Post Operative Diet

Stage I Diet (Liquids)

The only liquids you will consume are clear, sugar free liquids. You will usually receive a liquid diet and a protein supplement after surgery. Now it is very common to be afraid to take those first few sips, but remember, the sooner you tolerate your foods the quicker you get to go home. Your tray may vary from hospital to hospital, but it will generally have some water, clear broth, diet jello, and some sugar free juice or decaffeinated tea.

The portions may be regular size, but you will be given a small medicine cup to drink out of. Usually, the standard is you can consume about ½ cup (4 ounces) every waking hour. This gradually improves with time. There will be no straws on your tray. Using straws post-operatively can increase gas problems and make you more uncomfortable.

We recommend that you try to sip small amounts of your liquids, because your health care team want to see that you are able to tolerate it. Once it is decided by your surgeon that you can advance to the next stage, you will receive Full Liquids. This includes fat free cream soup, pudding, cream of wheat cereal or oatmeal and sugar free plain yogurt (no fruit). Take your time. Be persistent.

Follow what your surgeon and nurses advise you to do and you will be discharged home. Many surgeons will send you home once you have tolerated a stage I diet. Other surgeons may keep you on liquids for awhile longer. The stages will be discussed in the next section . The recommendations for progression are individual by surgeon.

Stage II Diet (Soft, mushy and/or pureed)

This next stage can only start once you have successfully tolerated Stage I. You will only be allowed to consume foods that are NOT solids for the next 4-6 weeks (may vary by surgeon). Your goal is to eat approximately 550-700 calories a day and at least 60 grams of protein. Your new stomach pouch can only handle 1-2 ounces (the size of 1-2 ice cubes) at a time. It is up to you to try and eat a variety of foods and concentrate primarily on proteins. The following are good examples of food choices:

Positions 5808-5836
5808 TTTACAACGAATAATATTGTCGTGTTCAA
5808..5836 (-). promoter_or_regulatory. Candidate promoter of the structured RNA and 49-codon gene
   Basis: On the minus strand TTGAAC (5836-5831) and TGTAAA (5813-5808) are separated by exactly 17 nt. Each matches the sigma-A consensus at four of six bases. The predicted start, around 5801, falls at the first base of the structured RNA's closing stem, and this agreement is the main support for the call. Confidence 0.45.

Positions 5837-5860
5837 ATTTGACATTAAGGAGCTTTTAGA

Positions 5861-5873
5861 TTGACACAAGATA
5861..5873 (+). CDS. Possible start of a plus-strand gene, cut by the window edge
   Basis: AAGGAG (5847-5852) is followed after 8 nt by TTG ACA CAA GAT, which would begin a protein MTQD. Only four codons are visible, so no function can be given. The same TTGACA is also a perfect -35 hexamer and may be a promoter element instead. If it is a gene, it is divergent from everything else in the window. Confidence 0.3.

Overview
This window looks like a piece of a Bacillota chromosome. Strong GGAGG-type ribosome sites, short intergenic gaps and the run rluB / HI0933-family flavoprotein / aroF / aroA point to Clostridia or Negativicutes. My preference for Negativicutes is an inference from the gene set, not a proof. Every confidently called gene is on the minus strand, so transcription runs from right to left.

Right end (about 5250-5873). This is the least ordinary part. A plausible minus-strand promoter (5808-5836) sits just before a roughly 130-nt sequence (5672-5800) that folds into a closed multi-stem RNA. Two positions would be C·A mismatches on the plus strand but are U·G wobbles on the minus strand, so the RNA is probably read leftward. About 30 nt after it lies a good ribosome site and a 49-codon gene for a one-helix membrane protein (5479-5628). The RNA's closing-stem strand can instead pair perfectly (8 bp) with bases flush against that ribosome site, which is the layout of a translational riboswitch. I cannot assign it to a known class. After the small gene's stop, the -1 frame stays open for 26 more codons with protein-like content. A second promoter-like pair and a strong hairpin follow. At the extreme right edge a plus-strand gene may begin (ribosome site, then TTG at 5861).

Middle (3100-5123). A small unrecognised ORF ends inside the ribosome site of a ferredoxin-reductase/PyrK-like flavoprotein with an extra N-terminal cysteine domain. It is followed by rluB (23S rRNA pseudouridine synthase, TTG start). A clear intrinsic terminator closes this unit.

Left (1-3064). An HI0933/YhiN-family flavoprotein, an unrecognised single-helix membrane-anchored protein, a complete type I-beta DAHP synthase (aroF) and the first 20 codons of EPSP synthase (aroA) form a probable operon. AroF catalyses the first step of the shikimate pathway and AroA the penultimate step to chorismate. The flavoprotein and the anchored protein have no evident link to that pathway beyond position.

• Cottage cheese
  • Yogurt
  • Egg whites beaters
  • Tofu products
  • Ricotta cheese
  • Soft cheeses
  • Hummus
  • Soft flaky fish
  • Tuna
  • Ground meats
  • Oatmeal Skim or 1% milk Pudding

These foods should meet the 5% rule for carbohydrates and fat. Some patients for convenience try jarred baby foods (meats). A general rule is to avoid red meats for the first 3-6 months. They are not easily tolerated. Ground meats such as turkey, chicken or veal should be tried, depending on your preference. Other foods that fit into this consistency are soft bananas, pureed melons, and overcooked vegetables. We do not enforce those types of foods, because they do not provide substantial protein.

Stage III (Regular)

Once again, you can only advance to this stage once Stage II has been completely tolerated.
Regular solid foods should not be tried prior to 4-6 weeks after surgery. Remember, no liquids with meals! Continue Stage II foods and slowly introduce solid foods each day. Experiment with caution and slowly so you can easily tell which
foods are tolerated and which ones are not. You should aim for three meals a day with one or more protein supplements as needed to reach your goal of 60 grams of protein daily. This stage encourages lean protein. Fruits, vegetables, whole grains, fat and sugar continue to be limited.

Tips For Beginning a Regular Diet:

  • Avoid “cheap calories” such as fats, high calorie liquids, sweets, ice cream, junk foods and cookies.
  • Remember, because the quantity of your intake is very small, it is crucial to eat highly nutritious foods.
  • Cut up each piece of meat to the size of an eraser on the end of a pencil.
  • Chew up each piece of meat individually, before swallowing.
  • Remember no liquids with meals!
  • High calorie liquids should be avoided. Consume only calorie free liquids.
  • Each meal should take an average of 30 minutes to consume. Eat slowly.
  • When in doubt about a new food, try it.
  • At least ½ of each meal should be high quality protein.
  • Quit when you are full. Do not challenge the capacity of your stomach pouch, to avoid stretching.
  • Do not smoke.
  • Do not use carbonated beverages, and avoid alcohol.